MAY 1999 |
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Gretzky: The Most Dominant Player of the Century
On April 18th Wayne Gretzky played his final professional hockey game. He has played hockey since he could walk and has been a star in his sport since the age of six. That is over thirty years in the public eye. But the most impressive thing about Gretzky is not all of the records he broke or the championships that he won; a lot of athletes have broken records and won championships. No, the most impressive thing about Gretzky is the number zero. Yes, that's right zero. That number stands for the number of bad things that others have to say about the Great One. Every sportswriter, every reporter, every person who has come in contact with Gretzky over the course of his career can find nothing bad to say about him. There are no illegitimate children, no drugs, no spitting at fans - nothing. For an athlete that has been a pro since high school that is the most amazing number to me. In fact, the best we can do is to show footage of the one fight that Gretzky was ever in during his career or recount the time, in the eighties, when he called the New Jersey Devils a "Mickey Mouse organization." Five minutes with Dennis Rodman yields more than that.
Gretzky is arguably the most dominant athlete in this century. The numbers are unbelievable. He has more assists than any other hockey player has points. He broke the assists record in 13 less seasons than it took Gordie Howe to set the record. His single season record for points of 215 was a 41% increase over the previous record. He holds or shares over sixty records. And despite all of these records he looks like an average guy. He is of average height and weight (5'11" 175 lbs) does not like to lift weights and has never been the fastest guy on the ice. Maybe that is what makes Gretzky so appealing to so many people.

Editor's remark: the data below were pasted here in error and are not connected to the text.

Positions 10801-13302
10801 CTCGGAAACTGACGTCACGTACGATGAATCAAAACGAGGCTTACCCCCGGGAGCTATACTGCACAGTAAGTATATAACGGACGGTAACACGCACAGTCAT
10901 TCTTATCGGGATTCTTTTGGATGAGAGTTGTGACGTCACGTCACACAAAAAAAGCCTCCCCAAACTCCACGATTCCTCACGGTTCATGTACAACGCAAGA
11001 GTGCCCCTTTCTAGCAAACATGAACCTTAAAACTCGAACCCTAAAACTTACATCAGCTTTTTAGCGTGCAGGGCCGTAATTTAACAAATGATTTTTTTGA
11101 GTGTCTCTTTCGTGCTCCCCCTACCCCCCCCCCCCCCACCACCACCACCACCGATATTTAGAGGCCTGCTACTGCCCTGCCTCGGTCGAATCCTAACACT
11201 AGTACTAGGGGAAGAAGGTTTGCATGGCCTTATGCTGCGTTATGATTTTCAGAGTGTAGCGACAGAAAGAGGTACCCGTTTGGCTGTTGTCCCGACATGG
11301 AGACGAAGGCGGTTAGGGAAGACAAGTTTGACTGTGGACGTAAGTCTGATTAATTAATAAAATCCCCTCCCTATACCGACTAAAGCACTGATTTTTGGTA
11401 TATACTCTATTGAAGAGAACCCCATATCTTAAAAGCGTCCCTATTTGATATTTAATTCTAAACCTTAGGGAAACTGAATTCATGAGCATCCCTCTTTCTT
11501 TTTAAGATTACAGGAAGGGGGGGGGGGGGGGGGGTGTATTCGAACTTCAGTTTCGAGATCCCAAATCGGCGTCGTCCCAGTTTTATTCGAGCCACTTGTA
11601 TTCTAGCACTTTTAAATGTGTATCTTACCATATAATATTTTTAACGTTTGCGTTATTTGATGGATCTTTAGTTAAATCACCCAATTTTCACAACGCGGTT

I often describe Gretzky to the non-hockey fan as a mix of Michael Jordan and Magic Johnson. Imagine a basketball player who could score at will like Jordan, but also know where everyone else was on the floor at all times like Magic. This was Gretzky in his prime. In fact, any comparisons to other athletes do not do Gretzky justice. Of course, Gretzky will never tell you how great he is. Rick Reilly, Gretzky's biographer, recently wrote about how frustrating it was to write Gretzky's biography. Reilly could not get Gretzky to talk about himself. Yet we do not need Gretzky to talk about himself when so many others will. There are so many stories. We hear of his great compassion for the young fans of hockey, the way he mentors young teammates, the way he remembers everyone that has ever interviewed him. These stories astound not because Gretzky has done one great thing, but because he has always done all of the little things right. Gretzky came to hockey when it was essentially boxing on ice. He changed the game forever with his fluid skating and beautiful passing.
From now on when I hear my father or grandfather talk about what it was like to grow up watching Dimaggio, Mays, Mantle or Ali there will be no jealousy in my reply. For I will say that I had the privilege to grow up and watch one of the best ever, Wayne Gretzky. My only regret is that my kids will not be able to say the same thing.
ROB GALLO of Wethersfield, CT, is a staff writer and the movie guru of Renaissance Online Magazine.